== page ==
- stasis dermatitis,
- stasis eczema,
- stassen, harold edward,
Origin of stat1
Origin of stat2
adverb Medicine/Medical Informal.
Origin of stat3
Origin of stat.1
Origin of -stat
Examples from the Web for stat
ESPN would not say how much it cost to land Silver, but the stat wizard did acknowledge that money was a factor.Nate Silver Keeps Us Guessing About Why He Dumped the Times for ESPN|David Freedlander|July 22, 2013|DAILY BEAST
According to the American Cancer Society-affiliated study that yielded this stat, aspirin might be great for the gut.Can Taking Aspirin Once a Day Reduce Risk of Cancer, Stroke, and More?|Anneli Rufus|March 22, 2012|DAILY BEAST
And the Republican solution is to get more people hitched, stat.
The 2011 University of Toronto-affiliated study that yielded this stat compared pot-smoking and non-pot-smoking MS patients.Is Pot Good for Lungs? New Marijuana Study Adds to Health-Effects Debate|Anneli Rufus|January 14, 2012|DAILY BEAST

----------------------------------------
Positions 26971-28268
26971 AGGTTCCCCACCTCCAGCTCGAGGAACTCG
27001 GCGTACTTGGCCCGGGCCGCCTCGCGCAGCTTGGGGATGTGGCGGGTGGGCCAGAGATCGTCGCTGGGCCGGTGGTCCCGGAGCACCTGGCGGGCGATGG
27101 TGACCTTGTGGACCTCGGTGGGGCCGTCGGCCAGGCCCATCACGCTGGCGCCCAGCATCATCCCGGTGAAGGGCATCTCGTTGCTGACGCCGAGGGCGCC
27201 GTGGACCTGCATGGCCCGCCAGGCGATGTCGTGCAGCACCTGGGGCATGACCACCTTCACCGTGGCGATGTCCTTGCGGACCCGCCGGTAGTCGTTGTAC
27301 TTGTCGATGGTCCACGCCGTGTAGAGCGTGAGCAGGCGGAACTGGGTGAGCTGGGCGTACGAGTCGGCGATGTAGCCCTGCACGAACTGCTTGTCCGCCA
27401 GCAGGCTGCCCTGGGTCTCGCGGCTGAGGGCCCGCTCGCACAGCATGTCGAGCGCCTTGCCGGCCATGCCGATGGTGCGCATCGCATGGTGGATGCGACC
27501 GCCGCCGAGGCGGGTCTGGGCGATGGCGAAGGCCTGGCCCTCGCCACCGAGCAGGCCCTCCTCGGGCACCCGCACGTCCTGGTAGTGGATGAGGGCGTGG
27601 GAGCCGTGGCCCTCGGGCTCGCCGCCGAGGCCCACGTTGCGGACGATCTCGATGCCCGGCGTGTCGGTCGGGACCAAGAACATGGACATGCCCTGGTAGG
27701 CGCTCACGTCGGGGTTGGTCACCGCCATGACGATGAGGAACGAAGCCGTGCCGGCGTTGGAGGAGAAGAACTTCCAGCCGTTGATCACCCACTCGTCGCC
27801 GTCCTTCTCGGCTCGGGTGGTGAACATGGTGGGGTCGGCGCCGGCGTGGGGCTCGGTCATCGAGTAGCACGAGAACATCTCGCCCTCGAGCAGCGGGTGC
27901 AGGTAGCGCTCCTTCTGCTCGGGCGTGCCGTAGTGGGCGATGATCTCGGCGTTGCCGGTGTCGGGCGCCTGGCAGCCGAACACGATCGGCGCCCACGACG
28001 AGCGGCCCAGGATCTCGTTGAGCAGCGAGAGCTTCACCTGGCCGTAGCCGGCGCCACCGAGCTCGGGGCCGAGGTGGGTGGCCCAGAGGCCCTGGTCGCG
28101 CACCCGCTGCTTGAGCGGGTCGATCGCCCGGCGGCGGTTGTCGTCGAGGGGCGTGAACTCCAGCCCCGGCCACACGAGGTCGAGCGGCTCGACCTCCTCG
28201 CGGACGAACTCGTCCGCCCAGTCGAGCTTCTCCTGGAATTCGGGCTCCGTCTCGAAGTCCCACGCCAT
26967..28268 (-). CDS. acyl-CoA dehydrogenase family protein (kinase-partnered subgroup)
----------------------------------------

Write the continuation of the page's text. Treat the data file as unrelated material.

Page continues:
But most of it happens at night, according to the University of Indiana–affiliated study that yielded this stat.It's High Time for Conception: Studies Show Peak Times, Weather for Sex|Anneli Rufus|December 27, 2011|DAILY BEAST
The custom of setting the assize in the city continued until 1822, when it was abolished by Stat.London and the Kingdom - Volume III|Reginald R. Sharpe
These words in the above section printed in italics were subsequently repealed by Stat.
With respect to the legal definition of the modern chapel, I may mention that, in stat.
The alarming consequences of this doctrine led to the passing of stat.Ten Thousand a-Year. Volume 1.|Samuel Warren
She began to make the three ritual entrechats, but Stat stopped her.Helpfully Yours|Evelyn E. Smith
Word Origin for stat.
n combining form
Word Origin for -stat
"instrument that keeps something stationary," before 1970, shortened form of Latin statim (adv.), originally "to a standstill," from status (see state (n.1)).
combining form used in forming the names of devices for stabilizing or regulating (thermostat, etc.), from Greek statos "standing, stationary," from histanai "to cause to stand," from PIE root *sta- "to stand" (see stet). First used in heliostat "an instrument for causing the sun to appear stationary" (1742).